••• The International Writers Magazine: Borra Caves - India
Visit to Borra Caves in Araku Valley
One is writing this from the cool comfort of one's hill facing room at the homely Forest Guest House at Araku Valley. Araku Valley is a paradise for all those who love the sun, the mist, the clouds and the hills.
The best part of getting to Araku Valley from Visakhapatnam is the train journey. Visakhapatnam is connected to Kirandul in Chhattisgarh falling under the East Coast Railway Zone. The train number is 58501 and this train is a passenger train. Rush to the station early, book your tickets on the spot and board the train to get a window seat. There is one first class compartment in the train for those who prefer first class. This train starts from Vishakapatnam at 6:50 a.m. sharp and arrives at Kirandul at 8:50 p.m. on the same day. The most picturesque part of the journey is from Vishakapatnam to Araku Station. This train reaches Araku Station at 10:40 a.m. Araku Valley forests are full of Silver Oak trees aiming to reach the skies. As the trees are arranged in concentric circles, one can go into a trance as one watches them fly past you in endless rows during the train journey.
The train starts at 6: 50 a.m. and the journey through Marripalem, Simhachalam, Pendurti, Kottavalasa, Mallividu, Lakkavarapukota, Shrungavarapukota and Shivalingapuram is uneventful. However, as the train makes it way up the ghats from Shivalingapuram to Tyda, the landscape turns into several shades of green, from light to dark to deep green.
Tyda is on the foothill of the Eastern Ghats and is home to many log-huts where one can stay and enjoy gentle treks through the surrounding forests. One can speak to the forest officers and obtain permission for pitching tents if interested in camping.
Araku Valley is home to some quaint little waterfalls, thick forests, ancient trees amidst a verdant valley nestled between the Eastern Ghats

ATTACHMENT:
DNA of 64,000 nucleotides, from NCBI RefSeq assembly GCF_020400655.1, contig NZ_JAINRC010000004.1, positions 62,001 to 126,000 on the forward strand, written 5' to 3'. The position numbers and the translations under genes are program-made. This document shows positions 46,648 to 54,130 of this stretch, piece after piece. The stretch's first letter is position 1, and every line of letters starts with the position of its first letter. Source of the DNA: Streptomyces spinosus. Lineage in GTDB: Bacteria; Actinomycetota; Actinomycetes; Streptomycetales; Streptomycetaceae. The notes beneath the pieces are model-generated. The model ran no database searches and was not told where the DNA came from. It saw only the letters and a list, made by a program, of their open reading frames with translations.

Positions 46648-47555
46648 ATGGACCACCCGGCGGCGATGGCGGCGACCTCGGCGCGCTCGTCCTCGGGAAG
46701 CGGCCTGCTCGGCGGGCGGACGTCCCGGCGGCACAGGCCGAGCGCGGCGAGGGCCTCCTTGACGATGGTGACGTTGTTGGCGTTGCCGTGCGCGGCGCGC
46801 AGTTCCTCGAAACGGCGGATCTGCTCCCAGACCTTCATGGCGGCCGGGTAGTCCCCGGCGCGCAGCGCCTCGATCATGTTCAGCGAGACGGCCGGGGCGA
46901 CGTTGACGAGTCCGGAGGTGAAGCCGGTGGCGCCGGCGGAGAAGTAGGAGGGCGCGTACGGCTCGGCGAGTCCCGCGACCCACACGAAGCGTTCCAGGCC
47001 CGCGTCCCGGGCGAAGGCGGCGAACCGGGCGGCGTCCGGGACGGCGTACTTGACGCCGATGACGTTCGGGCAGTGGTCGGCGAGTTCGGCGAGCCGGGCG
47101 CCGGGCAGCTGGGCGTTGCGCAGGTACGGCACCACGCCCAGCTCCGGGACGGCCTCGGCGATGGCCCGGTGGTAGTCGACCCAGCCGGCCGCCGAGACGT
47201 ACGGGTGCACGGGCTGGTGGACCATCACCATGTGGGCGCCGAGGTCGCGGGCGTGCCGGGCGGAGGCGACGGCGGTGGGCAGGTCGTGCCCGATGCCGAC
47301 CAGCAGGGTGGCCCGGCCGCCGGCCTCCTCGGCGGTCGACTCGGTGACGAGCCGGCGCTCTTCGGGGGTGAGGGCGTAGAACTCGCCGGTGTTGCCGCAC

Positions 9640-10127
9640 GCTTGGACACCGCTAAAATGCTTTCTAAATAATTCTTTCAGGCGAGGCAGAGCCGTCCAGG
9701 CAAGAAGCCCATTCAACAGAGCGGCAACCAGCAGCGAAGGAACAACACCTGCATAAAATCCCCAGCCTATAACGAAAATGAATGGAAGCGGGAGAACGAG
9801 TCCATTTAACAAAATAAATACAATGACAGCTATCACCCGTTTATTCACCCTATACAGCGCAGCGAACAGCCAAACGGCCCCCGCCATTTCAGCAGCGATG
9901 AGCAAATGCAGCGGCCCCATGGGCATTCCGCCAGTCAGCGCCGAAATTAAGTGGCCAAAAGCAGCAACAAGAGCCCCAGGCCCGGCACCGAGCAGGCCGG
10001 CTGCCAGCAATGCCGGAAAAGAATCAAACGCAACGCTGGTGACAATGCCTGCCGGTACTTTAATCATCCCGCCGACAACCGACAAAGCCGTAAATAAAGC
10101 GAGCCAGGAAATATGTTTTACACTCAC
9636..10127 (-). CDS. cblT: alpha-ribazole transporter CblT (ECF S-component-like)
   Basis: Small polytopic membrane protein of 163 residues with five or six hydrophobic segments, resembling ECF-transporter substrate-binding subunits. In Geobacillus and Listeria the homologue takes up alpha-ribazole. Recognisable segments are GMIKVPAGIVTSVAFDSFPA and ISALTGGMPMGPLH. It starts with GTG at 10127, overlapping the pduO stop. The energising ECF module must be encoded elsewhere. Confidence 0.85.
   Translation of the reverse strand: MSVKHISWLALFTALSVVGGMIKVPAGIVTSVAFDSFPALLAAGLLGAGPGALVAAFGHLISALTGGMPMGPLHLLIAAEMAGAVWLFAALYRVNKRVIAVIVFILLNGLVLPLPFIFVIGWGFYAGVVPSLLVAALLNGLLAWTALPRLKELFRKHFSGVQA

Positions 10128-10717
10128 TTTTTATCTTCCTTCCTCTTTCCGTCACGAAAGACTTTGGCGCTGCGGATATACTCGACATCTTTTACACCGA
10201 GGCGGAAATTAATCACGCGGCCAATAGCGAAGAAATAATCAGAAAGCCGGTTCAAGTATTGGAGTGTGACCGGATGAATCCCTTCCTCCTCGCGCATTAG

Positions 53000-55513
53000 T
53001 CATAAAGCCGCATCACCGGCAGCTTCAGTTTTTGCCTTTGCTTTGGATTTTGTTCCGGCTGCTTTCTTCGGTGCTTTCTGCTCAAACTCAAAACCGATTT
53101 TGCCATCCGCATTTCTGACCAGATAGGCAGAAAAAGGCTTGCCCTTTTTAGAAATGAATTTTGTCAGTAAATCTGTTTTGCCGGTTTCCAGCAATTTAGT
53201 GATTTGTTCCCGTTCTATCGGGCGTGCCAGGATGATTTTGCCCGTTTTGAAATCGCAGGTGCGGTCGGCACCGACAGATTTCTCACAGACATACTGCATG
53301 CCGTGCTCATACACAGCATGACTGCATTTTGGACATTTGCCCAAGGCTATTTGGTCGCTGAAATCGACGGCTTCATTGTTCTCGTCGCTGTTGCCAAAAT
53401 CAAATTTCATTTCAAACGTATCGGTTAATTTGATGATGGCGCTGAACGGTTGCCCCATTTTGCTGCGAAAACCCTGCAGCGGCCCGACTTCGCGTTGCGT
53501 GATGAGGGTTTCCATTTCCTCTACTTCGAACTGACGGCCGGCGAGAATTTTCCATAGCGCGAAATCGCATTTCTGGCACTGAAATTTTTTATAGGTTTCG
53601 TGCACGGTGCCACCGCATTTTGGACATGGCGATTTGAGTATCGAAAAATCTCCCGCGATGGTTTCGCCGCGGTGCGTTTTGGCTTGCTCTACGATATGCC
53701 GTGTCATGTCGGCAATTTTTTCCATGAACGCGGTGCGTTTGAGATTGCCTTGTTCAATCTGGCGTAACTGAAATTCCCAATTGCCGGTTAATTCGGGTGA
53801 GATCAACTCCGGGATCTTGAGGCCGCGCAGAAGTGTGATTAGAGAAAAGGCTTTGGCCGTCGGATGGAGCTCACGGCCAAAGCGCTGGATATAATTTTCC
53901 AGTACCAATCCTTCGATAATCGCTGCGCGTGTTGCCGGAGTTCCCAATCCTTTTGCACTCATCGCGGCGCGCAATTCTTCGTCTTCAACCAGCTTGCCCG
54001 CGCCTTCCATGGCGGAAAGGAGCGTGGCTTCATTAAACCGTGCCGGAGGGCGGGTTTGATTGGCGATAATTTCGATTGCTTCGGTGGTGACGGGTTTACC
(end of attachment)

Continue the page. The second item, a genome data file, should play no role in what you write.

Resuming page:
||One passes through 37 tunnels after crossing Tyda. This Railway line was started to transport Bauxite from the mineral rich states of Orissa and Chattisgarh to Visakhapatnam port. This train passes through south India's highest broad gauge station Similiguda which comes one just before Borra Caves.
After Tyda, the train snakes its way through the Ghats offering airplane views of the hills and valleys. The slope is gentle and the journey is comfortable. The train does slow down before entering the tunnels, offering breathtaking views. The 36th tunnel is the longest and stretches to a distance of 1.2 km. As the train comes out of the pitch darkness of the tunnel, it is a simulation of flying over the hills as the train appears to be momentarily suspended over the skies.
Though the journey from Visakhapatnam to Araku takes all of 4 hours, one wonders how time flew and within no time one has reached Araku Station. The journey has been shortened as the window of the train opens you to a new world. As one nears Araku, there is a nip in the air and the temperature decreases by a few degree Centigrade. Soon, one finds one head among the clouds and the greenery of the trees gives way to snow-white clouds. The mist hangs heavily on the valley and a few isolated showers add chill to the icy winds as they blow across one's face.